Now, knowing that the family probably immigrated in the range of 1852-1854 I can look to see which port of entry was most likely at that time. Many German immigrants arrived on the east coast in New York and traveled west to Ohio. Others came in through New Orleans and traveled north up the Mississippi River to Ohio. If they arrived in New York, they would most likely have come through Castle Garden.

Searching through the Castle Garden database I was able to find Ferdinand Geiger and family listed as arriving on 13 January 1854 aboard the ship Carolus Magnus from Le Havre, France.

Carolus Magnus Passenger List - 13 January 1854

Passenger List for Ferdinand Geiger and Family

So, starting with a few hints from the census records I was able to deduce the immigration dates for this family.

One last hint. Did you know that you can also discover citizenship information in the US censuses. Some of you probably already know that the 1900-1940 censuses list the person's naturalization status (AL=alien, PA=first papers, NA=naturalized) and the 1920 census lists the year of naturalization. But did you know there are some hints in the earlier censuses also? Even though the 1820 and 1830 censuses don't list all the individuals by name, they do list the number of individuals in the household who were of foreign birth and who were not naturalized citizens. Also, the 1870 census has a column for "Male Citizens of the US of 21 years of age and upwards." If a person was of foreign birth and this column is checked he would have been naturalized prior to 1870.

I hope these ideas help you find more information on your immigrant ancestors and as always, remember that census records provide clues to approximate dates, not the exact dates. However, knowing how to use those clues can lead to more discoveries in your families.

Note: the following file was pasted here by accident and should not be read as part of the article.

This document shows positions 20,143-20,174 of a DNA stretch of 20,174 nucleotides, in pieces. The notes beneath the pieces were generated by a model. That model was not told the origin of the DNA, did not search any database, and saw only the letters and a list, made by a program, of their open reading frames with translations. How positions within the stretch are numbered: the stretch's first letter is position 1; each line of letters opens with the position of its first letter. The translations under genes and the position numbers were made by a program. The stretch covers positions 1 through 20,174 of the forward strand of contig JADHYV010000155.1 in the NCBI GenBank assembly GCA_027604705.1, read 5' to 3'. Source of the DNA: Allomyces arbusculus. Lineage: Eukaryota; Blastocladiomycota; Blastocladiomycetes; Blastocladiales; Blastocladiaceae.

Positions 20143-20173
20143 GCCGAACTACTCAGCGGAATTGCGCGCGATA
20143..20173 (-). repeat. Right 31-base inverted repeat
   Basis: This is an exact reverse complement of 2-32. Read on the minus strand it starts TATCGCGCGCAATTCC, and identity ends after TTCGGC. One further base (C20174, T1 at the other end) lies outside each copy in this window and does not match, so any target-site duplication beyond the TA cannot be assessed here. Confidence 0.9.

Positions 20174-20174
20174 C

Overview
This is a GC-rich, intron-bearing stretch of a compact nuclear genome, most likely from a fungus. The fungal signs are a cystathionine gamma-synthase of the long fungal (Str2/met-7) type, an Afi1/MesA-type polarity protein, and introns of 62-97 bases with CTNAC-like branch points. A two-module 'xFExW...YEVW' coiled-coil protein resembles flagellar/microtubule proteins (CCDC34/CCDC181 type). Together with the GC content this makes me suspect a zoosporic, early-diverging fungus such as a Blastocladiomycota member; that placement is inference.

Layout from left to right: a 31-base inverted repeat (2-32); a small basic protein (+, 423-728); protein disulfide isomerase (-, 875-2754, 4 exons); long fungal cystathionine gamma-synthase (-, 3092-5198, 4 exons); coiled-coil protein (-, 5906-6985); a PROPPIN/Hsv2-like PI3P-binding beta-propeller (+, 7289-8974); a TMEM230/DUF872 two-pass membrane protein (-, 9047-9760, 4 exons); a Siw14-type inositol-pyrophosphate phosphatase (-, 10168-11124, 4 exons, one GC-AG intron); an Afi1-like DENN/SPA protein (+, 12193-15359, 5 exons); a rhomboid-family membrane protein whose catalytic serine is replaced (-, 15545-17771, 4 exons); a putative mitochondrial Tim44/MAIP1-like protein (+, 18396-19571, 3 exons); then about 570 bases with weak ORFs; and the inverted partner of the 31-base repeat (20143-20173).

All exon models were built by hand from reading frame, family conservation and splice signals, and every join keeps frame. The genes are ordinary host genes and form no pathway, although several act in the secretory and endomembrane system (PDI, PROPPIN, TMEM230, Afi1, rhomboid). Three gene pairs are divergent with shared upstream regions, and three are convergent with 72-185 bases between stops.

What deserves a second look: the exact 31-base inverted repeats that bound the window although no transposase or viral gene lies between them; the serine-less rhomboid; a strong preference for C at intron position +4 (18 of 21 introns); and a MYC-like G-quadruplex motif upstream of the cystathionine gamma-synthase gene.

Sunday, August 21, 2016

WolframAlpha - A Computational Knowledge Engine

Hello all! Summer is coming to an end and all the kids are going back to school. That could be a good thing for us genealogists who want that extra free time to do research, or it could mean more time trying to remember how in the world to do fractions and binomials. Whichever it is for you, I have a suggestion for a site to try. It is WolframAlpha.

WolframAlpha is not your typical search engine, it is a computational knowledge engine. What does that mean? Well, it doesn't search the web for hits and provide you a list of websites to look at. WolframAlpha tries to give you answers to your questions. You can choose from a variety of topics including Places & Geography, People & History, Dates & Times, and many more. It even has a Genealogy section but that doesn't show up on the homepage list.

On typical search engines, like Google, we are trying to find information on specific relatives such as where they lived, is there an obituary, where are they buried, is there a ship's list, etc. You can't do that kind of search on WolframAlpha. But you can do some interesting things. Maybe you remember when I wrote about RelativeFinder I mentioned that my only famous relative was Paris Hilton. My great-grandfather's brother's wife's first cousin is Paris Hilton's great-great grandmother. Well, what does my relationship look like for this? I asked WolframAlpha to map out great-grandfather's brother's wife's first cousin great-great granddaughter.

WolframAlpha relational mapping. My relationship to Paris Hilton.
Isn't that cool? It can calculate the relationship, determine blood relation, number of generations removed, and at what generation you have common ancestors.

What about dates? I have an obituary where the weekly newspaper was written on Thursdays. The first Thursday in May 1912 was on May 2nd, but the obituary says the person died last Friday. What was the date that he died? I can never remember if a month had 30 or 31 days so I usually search for a clendar from 1912 to do my look-up. But WolframAlpha can do the calculation for you. Just type in Friday before 2 May 1912 and see what happens.